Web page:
Critics have argued that the concept of the ‘treatment gap’ has privileged particular forms of treatment whilst simultaneously failing to recognize the important contribution that other forms of support and healing may bring to people living across the globe (Bartlett et al. 2014; Fernando, 2014). In particular, allopathic forms of intervention have assumed high levels of credibility and legitimacy in the Global North and elsewhere. The term ‘allopathy’ was first introduced by German physician Samuel Hahnemann (1755-1843) when he conjoined the Greek words ‘allos’ (opposite) and ‘pathos’ (suffering). It is defined as the treatment of disease by ‘conventional’ means (i.e. with drugs having effects opposite to the symptoms). Commentators have expressed concerns that employing rhetorical language of the ‘treatment gap’ may well shock governments into taking action, but this action may not be inclusive of the pluralistic forms of support available (White & Sashidharan, 2014a,b). Researchers have suggested that pluralism and a multiplicity of treatment options might bring potential benefits for engagement and outcome for individuals experiencing mental health difficulties in LMIC (Orr and Bindi, 2017). Jansen et al. (2015) pointed out that the concept of the ‘treatment gap’ has advocated a particularly individualistic approach to scaling-up services for mental health in LMIC. Similarly, Kohrt & Griffith (2015) have highlighted the need for practitioners to work across therapeutic levels (including family, community, and wider contexts) according to ecological systems theory. Fernando (2012) suggested that the burden of mental health problems experienced collectively by communities is likely to be greater than the sum of the burden on the individual members of that community, especially in the context of ‘collective traumas’ (see Audergon, 2004; Somasundaram, 2007; 2010). Bemme and D’Souza (2014) observed that GMH initiatives have narrowly conceptualized ‘community’ as a method of service delivery. Specifically, community care is proposed as more cost-effective option (Das & Rao, 2012).

Moving forward, there is a need to explore how the concept of ‘community’ can be promoted as a means of harnessing collective strengths and resources to promote mental wellbeing (Jansen et al., 2015). In particular, community-based psychosocial interventions may offer promise for alleviating the burden of emotional distress. Psychosocial interventions are based on an appreciation that aspects of a person’s surrounding social environment can combine with psychological factors to impact on their physical and mental health. The Mental Health and Psychosocial Support Network (MHPSS Network – provides examples of innovative approaches for addressing psychological and social determinants of mental health. It is important that community-based approaches are cognisant of concerns that community action and volunteering in GH and GMH initiatives may take advantage of community workers by relying heavily on their often unpaid and demanding work (Maes, 2015; Kalofonos 2015). This has implications for both the sustainability and quality of care provided, particularly where there is inadequate investment in ongoing training and supervision.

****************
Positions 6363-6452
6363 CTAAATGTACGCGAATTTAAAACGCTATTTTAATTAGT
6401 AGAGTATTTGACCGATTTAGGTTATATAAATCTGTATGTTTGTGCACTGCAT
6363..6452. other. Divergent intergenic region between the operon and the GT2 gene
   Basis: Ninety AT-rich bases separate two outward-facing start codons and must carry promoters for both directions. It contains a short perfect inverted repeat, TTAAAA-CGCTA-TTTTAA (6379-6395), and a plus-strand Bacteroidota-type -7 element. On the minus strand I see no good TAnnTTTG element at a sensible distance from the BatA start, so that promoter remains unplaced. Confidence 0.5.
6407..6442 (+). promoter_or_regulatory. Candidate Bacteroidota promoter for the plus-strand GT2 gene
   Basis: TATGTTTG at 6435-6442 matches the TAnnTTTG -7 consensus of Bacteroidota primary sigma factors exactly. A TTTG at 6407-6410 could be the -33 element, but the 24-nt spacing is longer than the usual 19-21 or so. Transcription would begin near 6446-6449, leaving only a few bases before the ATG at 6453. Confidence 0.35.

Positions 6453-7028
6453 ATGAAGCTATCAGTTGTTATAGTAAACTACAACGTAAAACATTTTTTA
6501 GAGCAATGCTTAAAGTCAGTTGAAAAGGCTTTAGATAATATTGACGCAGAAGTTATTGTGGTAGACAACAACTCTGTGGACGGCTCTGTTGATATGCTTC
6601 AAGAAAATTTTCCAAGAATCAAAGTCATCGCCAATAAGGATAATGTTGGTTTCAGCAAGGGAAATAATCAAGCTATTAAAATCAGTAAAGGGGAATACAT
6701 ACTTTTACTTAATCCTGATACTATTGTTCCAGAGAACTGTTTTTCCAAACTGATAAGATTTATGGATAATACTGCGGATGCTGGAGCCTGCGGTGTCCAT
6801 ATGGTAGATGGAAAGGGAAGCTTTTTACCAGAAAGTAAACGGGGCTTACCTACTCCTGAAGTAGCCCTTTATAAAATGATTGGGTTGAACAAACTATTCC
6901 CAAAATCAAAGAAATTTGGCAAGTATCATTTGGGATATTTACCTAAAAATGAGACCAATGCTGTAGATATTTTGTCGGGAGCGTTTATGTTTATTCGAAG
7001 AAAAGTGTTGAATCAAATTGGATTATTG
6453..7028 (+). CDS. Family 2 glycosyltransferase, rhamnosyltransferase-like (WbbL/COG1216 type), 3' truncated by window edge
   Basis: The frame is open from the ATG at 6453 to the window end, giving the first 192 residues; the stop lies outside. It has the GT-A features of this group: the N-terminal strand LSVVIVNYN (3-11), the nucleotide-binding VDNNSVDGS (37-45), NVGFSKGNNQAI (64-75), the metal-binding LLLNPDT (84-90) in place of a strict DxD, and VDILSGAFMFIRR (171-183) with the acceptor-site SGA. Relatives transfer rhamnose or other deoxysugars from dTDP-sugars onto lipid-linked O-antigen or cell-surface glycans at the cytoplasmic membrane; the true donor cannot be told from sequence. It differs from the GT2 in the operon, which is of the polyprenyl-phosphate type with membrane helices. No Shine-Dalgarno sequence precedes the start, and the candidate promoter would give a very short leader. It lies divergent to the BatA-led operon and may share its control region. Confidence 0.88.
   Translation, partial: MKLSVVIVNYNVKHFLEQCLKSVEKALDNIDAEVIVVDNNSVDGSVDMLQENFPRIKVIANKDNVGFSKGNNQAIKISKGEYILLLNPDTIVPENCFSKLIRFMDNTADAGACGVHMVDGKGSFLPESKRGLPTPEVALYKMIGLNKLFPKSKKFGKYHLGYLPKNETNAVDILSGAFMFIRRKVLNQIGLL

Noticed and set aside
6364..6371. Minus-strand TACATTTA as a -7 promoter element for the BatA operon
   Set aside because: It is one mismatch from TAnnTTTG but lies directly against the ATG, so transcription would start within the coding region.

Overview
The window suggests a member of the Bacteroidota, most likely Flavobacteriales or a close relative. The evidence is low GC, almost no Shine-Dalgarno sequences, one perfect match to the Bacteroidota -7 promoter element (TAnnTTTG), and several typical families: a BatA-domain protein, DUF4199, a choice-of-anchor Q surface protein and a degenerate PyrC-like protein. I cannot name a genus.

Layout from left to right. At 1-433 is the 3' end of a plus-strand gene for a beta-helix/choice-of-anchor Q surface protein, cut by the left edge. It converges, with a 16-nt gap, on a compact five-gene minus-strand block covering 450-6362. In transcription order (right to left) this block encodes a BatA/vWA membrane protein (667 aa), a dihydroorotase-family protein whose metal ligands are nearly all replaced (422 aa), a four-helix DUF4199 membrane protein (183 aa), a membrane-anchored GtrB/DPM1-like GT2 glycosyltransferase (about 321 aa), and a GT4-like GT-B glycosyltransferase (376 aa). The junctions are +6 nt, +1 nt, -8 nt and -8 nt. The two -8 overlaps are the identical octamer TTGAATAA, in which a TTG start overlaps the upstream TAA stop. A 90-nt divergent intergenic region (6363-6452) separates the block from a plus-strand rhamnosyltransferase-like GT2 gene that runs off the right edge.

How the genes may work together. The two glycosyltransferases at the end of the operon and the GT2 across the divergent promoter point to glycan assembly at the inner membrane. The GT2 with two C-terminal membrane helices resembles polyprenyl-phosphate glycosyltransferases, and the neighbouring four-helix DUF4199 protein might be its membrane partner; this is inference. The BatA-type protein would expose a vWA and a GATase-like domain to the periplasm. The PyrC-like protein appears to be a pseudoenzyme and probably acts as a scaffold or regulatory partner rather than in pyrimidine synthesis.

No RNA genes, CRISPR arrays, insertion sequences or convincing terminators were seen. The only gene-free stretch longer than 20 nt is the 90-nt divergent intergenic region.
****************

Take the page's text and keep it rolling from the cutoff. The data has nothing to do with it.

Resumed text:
Over the last 18 years, GMH has evolved from its embryonic roots to establish itself as a field of study, debate and action, which is now latticed by diverse disciplinary, cultural and personal perspectives. Whilst the development of GMH has attracted contention and controversy, this contention has tended to be based around narrow and restrictive interpretations of GMH. Rather than being a monolithic endeavour, GMH needs to be understood as a heterogeneous endeavour incorporating a diverse range of activities. Moving forward it will be important to recognise the important opportunities that GMH provides to work collaboratively with local stakeholders to generate innovate, pragmatic, and culturally sensitive approaches to addressing mental health and wellbeing in low resource settings.


Biographical Notes About Authors

Dr Ross White is an Associate Professor of Clinical Psychology at the University of Liverpool. His research collaborations with the World Health Organization and United Nations High Commissioner for Refugees focuses on evaluating psychosocial interventions for refugees in the UK, EU and sub-Saharan Africa. Dr David M. R. Orr is a Senior Lecturer in the Department of Social Work, Wellbeing and Social Care at the University of Sussex. His research projects have focused on adult safeguarding and self-neglect, global mental health, and representations of dementia in contemporary films and fiction. Dr Ursula M. Read is an anthropologist and research fellow based in Global Health and Social Medicine at King’s College London. Her research utilises ethnographic methods to explore the experiences of people with severe mental illness and their families in Ghana. Dr Sumeet Jain is a Senior Lecturer in the School of Social and Political Sciences at the University of Edinburgh. His research draws on inter-disciplinary knowledge and mixed methods to unpack the notion of a ‘global’ mental health, and attempts to inform development of services that account for local experiences and understandings of psychological distress.